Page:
One thing I noticed is that most of us have had at some point an experience with a character that just demanded his/her tale be told, and I just wondered... who were they? How did it happen? Were they characters you loved, or did the muse come out of an unexpected place? How did it all turn out? And, why do you think that particular character did it, and no other? This is incredibly interesting... why does that phenomena happen, anyway? It's happened to me with a story out of the appendices. Why, I have no idea, but the thing just came to me. I have a whole novel planned out for Arvedui and Firiel now, and have written just one chapter when they have not even met each other. I've dreamed about this so much that I know now what happens when they marry, how does she feel when her father Ondoher dies and how does he comfort her, how do they manage Gondor's rejection... but have not written past that first Arvedui chapter...

My turn for a question ;-)
There you go!

How do you feel about your own stories? Do you think that you are much of judge of them? I tend to go through stages with them - I may love them when I write them but usually I then go through a period of disliking them sometimes to the point where I abandon them. Then I may come back to them months or years later and fall in love with them again. For me there's always a taint in them when I compare them to other people's stories ;-) Certainly I'm no judge when I'm close to them - the story I love now may turn out to be trash given two weeks distance ;-)

I'm so glad I'm not the only one! This is exactly what happens to me! I write a story and I think it's great, and then when I go read it a couple of days later I find so many mistakes in it, so many things I'd change, that go all chicken-y and quail at the thought of ever posting such a work. That's why I never post anything just after it's written. I let it hang around for a week or so, then go back and revise, then wait a while, then revise again and then post, and hope for the best Now, how do we feel this way? Is it our fear taking over? I've learned at school that every design is worthy of re-design (everything we do is not an absolute; there will always be something or other to be improved) and I guess that can be applied to writing, as well. Or, is it that we are really bad?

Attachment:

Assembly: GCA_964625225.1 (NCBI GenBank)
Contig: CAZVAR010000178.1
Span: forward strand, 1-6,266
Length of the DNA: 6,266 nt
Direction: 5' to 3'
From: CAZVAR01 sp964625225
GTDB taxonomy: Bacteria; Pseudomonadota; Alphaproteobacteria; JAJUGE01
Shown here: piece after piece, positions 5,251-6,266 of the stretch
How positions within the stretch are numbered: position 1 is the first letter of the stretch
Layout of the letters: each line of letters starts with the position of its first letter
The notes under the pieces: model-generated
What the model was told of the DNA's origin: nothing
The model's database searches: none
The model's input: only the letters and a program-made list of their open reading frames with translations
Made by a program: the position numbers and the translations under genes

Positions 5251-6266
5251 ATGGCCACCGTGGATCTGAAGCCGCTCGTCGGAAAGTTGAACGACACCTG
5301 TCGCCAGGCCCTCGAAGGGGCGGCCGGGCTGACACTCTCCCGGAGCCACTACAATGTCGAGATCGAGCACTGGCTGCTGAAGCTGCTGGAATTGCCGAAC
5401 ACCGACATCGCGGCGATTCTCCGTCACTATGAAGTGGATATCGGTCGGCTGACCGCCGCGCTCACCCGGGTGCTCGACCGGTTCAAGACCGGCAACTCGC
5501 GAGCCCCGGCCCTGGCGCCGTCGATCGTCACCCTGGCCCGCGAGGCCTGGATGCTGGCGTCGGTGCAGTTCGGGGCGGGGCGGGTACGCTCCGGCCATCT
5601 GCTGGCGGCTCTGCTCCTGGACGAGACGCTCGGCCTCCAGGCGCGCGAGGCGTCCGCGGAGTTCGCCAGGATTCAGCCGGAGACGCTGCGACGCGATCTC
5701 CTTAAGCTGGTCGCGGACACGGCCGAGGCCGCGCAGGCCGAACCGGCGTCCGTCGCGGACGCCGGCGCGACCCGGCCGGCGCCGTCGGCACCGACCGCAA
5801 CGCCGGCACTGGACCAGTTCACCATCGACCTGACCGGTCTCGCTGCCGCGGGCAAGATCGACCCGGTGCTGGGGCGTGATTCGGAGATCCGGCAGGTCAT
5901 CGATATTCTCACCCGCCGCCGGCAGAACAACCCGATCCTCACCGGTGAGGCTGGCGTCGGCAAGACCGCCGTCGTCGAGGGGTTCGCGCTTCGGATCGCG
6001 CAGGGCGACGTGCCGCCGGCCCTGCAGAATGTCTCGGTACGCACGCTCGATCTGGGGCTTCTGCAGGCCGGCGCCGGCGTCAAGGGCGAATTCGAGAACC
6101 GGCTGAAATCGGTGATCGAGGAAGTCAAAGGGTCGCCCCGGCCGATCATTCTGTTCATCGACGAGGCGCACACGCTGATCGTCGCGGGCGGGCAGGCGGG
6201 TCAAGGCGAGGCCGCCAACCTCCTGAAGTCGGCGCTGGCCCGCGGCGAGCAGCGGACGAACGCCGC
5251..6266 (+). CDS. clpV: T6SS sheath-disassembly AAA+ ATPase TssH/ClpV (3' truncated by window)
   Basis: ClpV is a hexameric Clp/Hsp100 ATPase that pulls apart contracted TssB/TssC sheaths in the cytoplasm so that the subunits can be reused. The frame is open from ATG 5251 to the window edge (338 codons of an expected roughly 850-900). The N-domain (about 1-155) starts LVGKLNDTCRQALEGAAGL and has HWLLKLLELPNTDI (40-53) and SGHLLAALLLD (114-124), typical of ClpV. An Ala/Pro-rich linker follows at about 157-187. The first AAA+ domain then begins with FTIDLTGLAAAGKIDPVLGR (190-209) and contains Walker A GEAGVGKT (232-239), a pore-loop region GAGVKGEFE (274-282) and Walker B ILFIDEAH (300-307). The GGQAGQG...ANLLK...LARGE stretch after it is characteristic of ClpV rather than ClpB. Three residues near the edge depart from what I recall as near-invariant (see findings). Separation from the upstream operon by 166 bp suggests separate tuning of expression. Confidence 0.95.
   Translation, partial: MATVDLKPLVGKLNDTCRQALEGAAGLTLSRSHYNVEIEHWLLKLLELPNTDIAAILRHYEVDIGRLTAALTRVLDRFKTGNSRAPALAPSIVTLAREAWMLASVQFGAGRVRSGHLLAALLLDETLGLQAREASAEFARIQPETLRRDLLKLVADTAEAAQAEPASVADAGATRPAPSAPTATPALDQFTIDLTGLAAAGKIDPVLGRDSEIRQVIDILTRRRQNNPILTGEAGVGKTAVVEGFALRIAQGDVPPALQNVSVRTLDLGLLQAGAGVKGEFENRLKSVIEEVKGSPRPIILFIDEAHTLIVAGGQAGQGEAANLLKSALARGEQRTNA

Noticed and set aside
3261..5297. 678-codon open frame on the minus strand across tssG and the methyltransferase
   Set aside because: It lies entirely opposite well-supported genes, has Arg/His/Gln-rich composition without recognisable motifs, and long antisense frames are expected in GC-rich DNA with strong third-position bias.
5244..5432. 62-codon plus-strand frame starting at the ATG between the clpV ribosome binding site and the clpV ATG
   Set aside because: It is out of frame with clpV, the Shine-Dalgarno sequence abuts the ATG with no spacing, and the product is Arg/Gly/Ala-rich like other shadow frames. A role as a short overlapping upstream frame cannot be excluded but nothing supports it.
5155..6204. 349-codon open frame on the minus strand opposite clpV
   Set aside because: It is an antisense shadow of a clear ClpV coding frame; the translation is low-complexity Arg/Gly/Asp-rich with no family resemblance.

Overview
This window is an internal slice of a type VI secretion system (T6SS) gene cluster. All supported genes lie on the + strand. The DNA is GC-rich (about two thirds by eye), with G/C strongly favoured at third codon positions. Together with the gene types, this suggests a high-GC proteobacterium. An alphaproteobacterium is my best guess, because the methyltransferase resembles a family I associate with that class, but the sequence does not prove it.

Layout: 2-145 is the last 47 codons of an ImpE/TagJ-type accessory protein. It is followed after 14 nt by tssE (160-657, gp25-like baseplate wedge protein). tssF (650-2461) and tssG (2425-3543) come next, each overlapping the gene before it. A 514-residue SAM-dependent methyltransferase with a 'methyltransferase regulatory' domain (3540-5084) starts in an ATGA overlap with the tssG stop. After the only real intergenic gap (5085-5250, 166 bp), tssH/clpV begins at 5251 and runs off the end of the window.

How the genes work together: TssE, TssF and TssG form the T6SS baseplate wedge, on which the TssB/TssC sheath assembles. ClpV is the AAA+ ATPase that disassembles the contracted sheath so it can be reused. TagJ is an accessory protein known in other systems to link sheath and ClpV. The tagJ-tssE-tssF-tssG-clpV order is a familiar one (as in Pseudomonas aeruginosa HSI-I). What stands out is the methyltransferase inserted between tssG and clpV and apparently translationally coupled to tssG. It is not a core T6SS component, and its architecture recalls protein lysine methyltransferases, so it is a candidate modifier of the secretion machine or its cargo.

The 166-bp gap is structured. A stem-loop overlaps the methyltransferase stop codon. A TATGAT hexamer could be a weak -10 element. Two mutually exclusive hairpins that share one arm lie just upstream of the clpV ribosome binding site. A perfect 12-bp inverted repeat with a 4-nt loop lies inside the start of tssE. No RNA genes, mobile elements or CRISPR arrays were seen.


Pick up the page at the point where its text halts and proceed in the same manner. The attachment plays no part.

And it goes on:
But having started writing fiction less than a year ago, having written nothing since school- lo, these many years ago- it's something to pursue, not a goal I expect to reach.
This reminded me of a story I heard about two little boys who were very excited about building a tree-house. All summer long they worked, gathering materials from wherever they could and day after day trying and working until the house was finally finished. They climbed up, sat and contemplated the beauty of their work. Then, came down and never went up again. The man said it was the process that had kept them interested, much rather than the achievement of their ultimate goal. Could the same thing be said about writing? perhaps not always, but maybe it happens sometimes that as we plan and plot and think and write we are very interested and into it, and it is the enriching experience of planning that is fulfilling, and we write for the sake of it, not just to get the piece completed. Could it be?

Have a great weekend,
Starlight

 

 

Re: process

I have so much catching up to do! Weekends are always a difficult time for me to get writing time, since I like to be with Jim as much as I can when he is home. (Good thing he needs writing / drawing time too!)

And this past weekend, I had the pleasure of doing something I have never done before – my most excellent beta finished her first piece of fiction, and we spent tons of time on the phone while I beta’ed for her!

So, while I am catching up, please go peek at Chris’ excellent story The Blood Of Kings in the Father’s Day challenge. And tell her to write more!!

tay

 

 

Re: process

So, while I am catching up, please go peek at Chris’ excellent story The Blood Of Kings in the Father’s Day challenge. And tell her to write more!!

I'd been reading along with this thread, just absorbing all your comments. It's been good to see just how others work through the writing process.

Anyway, I noticed this re: Chris's story and wanted to tell you I had already seen it and thought it was quite good. It's really nice to see you encouraging her, being her beta and suggesting her story to others as you have. So my congratulations to you also on a job well done!

~Nessime